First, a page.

Birta Guðjónsdóttir (Born 1977) is an artist and curator. She obtained her MFA degree of Fine Arts from the Piet Zwart Institute in Rotterdam and a BFA-degree from The Icelandic Academy of the Arts. In 2009-´11 she was a director of The Living Art Museum in Reykjavik. In 2008-´09 she was an artistic director and chief curator at exhibition space 101 Projects, Reykjavik. In 2005-´08 she had the position of chief curator of SAFN Art Collection, Reykjavik. In 2008 she worked as curator´s assistant at MuHKA; Museum of Contemporary Art in Antwerp. In 2007-08 she took part in the Nordic Baltic Curatorial Platform project, initiated by FRAME; Finnish Fund for Art Exchange. In 2011 she participated in the Curatorial Intensive at ICI-New York and The Cornwall Workshop organized by Tate St. Ives Museum in S-England. She has curated shows in Melbourne, New York, St Petersburg, Copenhagen and most major art museums in Reykjavik, and been an editor of four exhibition catalogues. She has been on advisory boards of the Icelandic Art Center, The Icelandic Academy of the Arts and for various commissions and art prizes. She has produced her home-gallery Dwarf Gallery since 2002, is a founding board member of Sequences Art Festival, a member of IKT, International Association of Curators of Contemporary Art and a member of curator’s collective WAG. As an artist, she has participated in over 30 solo- and group exhibitions.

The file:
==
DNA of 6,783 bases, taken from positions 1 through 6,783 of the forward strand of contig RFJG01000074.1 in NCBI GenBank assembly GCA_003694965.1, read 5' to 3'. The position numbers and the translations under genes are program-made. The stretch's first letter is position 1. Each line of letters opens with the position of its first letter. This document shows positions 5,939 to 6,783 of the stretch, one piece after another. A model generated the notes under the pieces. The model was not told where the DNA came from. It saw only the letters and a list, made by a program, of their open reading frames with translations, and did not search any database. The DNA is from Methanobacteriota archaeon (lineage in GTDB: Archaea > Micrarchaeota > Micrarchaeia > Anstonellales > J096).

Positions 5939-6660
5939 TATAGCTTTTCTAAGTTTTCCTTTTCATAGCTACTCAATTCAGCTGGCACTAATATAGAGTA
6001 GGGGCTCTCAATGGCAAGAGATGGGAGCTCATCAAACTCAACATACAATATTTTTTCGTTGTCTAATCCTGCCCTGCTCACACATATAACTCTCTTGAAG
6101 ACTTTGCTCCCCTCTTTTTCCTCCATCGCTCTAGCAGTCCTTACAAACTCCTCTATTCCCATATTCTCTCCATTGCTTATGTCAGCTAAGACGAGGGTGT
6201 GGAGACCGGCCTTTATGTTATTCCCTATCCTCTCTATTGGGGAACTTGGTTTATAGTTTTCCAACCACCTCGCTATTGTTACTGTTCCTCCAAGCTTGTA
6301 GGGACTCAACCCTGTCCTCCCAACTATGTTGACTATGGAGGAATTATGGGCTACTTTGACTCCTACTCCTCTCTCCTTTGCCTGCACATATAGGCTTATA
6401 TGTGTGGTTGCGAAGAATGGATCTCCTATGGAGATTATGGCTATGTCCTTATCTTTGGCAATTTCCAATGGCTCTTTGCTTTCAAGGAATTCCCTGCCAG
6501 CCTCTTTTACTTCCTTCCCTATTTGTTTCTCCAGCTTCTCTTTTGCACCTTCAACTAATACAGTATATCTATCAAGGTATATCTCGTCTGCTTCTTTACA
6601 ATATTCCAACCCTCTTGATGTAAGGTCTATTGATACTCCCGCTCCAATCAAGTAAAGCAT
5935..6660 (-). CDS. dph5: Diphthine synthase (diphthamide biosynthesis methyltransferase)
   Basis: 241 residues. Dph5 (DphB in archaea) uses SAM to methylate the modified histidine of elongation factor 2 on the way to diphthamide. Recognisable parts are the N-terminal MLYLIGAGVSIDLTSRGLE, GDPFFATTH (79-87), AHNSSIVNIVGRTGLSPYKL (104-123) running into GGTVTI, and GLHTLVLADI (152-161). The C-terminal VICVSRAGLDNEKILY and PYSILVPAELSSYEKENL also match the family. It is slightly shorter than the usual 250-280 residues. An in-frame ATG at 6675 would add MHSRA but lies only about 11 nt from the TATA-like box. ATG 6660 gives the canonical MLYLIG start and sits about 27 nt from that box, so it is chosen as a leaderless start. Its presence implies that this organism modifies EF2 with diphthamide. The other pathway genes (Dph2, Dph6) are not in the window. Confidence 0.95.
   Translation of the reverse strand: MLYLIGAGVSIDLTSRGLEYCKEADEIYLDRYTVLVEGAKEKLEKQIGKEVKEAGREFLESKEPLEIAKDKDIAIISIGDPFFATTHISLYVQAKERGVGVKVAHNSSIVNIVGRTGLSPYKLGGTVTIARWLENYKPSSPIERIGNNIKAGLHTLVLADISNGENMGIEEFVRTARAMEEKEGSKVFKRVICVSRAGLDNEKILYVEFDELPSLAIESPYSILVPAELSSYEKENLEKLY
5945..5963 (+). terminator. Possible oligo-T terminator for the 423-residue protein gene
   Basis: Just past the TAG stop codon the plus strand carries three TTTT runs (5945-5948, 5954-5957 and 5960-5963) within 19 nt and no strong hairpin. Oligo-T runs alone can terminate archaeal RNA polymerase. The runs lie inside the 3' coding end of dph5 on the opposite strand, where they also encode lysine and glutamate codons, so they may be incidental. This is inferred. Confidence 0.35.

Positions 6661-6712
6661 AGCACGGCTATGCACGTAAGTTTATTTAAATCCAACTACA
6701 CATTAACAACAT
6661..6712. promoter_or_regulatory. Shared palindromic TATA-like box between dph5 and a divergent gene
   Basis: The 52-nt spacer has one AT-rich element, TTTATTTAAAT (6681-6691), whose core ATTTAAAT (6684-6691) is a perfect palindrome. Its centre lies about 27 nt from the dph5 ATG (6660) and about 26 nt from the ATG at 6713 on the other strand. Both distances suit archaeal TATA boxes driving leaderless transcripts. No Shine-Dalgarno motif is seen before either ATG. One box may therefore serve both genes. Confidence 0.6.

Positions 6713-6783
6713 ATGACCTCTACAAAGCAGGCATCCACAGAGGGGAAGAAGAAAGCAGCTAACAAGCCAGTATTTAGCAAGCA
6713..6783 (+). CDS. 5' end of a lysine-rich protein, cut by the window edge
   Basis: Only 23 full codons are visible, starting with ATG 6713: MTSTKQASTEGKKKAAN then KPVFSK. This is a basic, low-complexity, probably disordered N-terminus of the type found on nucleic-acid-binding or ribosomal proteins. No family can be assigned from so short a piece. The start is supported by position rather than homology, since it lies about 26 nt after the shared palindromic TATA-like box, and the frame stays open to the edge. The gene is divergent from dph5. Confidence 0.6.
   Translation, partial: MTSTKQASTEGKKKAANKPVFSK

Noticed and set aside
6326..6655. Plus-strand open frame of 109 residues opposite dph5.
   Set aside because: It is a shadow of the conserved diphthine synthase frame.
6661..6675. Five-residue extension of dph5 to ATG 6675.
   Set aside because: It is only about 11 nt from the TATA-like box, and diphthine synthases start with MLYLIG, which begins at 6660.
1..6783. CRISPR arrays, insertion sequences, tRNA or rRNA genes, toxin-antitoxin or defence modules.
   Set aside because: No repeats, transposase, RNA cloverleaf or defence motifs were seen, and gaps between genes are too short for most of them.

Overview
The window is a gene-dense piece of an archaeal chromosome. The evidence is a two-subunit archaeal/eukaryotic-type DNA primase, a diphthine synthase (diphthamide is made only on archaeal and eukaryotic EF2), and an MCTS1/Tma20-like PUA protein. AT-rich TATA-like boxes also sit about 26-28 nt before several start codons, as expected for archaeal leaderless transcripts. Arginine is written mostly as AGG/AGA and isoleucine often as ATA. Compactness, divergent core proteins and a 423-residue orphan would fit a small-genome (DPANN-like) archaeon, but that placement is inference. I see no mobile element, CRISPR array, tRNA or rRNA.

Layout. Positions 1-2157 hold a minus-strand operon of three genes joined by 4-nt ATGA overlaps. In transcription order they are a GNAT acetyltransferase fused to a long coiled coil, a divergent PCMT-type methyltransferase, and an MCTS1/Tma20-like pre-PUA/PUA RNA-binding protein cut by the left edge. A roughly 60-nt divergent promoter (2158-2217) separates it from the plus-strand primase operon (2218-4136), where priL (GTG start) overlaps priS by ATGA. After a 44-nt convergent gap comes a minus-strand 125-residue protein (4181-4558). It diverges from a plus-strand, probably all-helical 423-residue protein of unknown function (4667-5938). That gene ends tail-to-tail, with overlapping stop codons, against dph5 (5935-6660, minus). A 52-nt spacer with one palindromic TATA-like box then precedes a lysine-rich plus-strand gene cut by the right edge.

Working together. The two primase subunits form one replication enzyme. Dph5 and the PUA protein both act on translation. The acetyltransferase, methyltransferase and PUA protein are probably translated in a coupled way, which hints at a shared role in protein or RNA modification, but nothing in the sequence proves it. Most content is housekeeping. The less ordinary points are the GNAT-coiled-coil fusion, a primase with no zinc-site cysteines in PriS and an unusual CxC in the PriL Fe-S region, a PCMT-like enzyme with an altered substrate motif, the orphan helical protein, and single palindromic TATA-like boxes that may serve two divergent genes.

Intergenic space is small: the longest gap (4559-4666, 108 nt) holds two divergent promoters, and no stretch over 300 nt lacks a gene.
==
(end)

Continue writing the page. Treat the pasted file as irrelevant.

Dianne Smith (born 1965) is an abstract painter, sculptor, and installation artist. Her work has beenexhibited in solo and group exhibitions in New York City’s Soho and Chelsea artdistricts as well as, numerous galleries and institutions throughout the UnitedStates. She is an educator in the field of Aesthetic Education at LincolnCenter Institute, which is a part of New York City’s Lincoln Center For the Performing Arts. Since the invitation to join the Institute over five years ago she has taught k-12 in public schools throughout the Tri-State area. Her work as a teaching artist also extends to under graduate and graduate courses in various colleges and universities such as: Lehman College, Columbia University Teachers College, City College, and St. John’s University to name a few.Recently she was invited to join the team at The Center For arts Education in New York City. In 2007, Dianne was one of the artists featured in the Boondoggle Film Documentary Colored Frames. The film took a look back at fifty years in African-American Art, and also featured other artists such as Benny Andrews, Ed Clark and Danny Simmons.That same year the historical Abyssinian Baptist Church, which is New York’s oldest African American church commissioned Smith to create the artwork commemorating their 2008 Bicentennial. In addition, she co-produced an online radio show the New Palette, for ArtonAir.org (Art International Radio)dedicated to visual artists of color. In1995, she presented Poet Dr. Maya Angelou and Broadway Choreographer George Faison each with one of her paintings: Spirit of My Ancestors I and II. Her work is also in the private collections of Danny Simmons, Vivica A. Fox, Rev. and Mrs. Calvin O. Butts,III, Cicely Tyson, Arthur Mitchell and Terry McMillian. Dianne is a Bronx native of Belizean descent. She attended LaGuardia High School of Music and Art, the Otis Parsons School of Design and the Fashion Institute of Technology. Smith is currently pursuing her MFA at Transart Institute in Berlin. She currently lives and works in Harlem.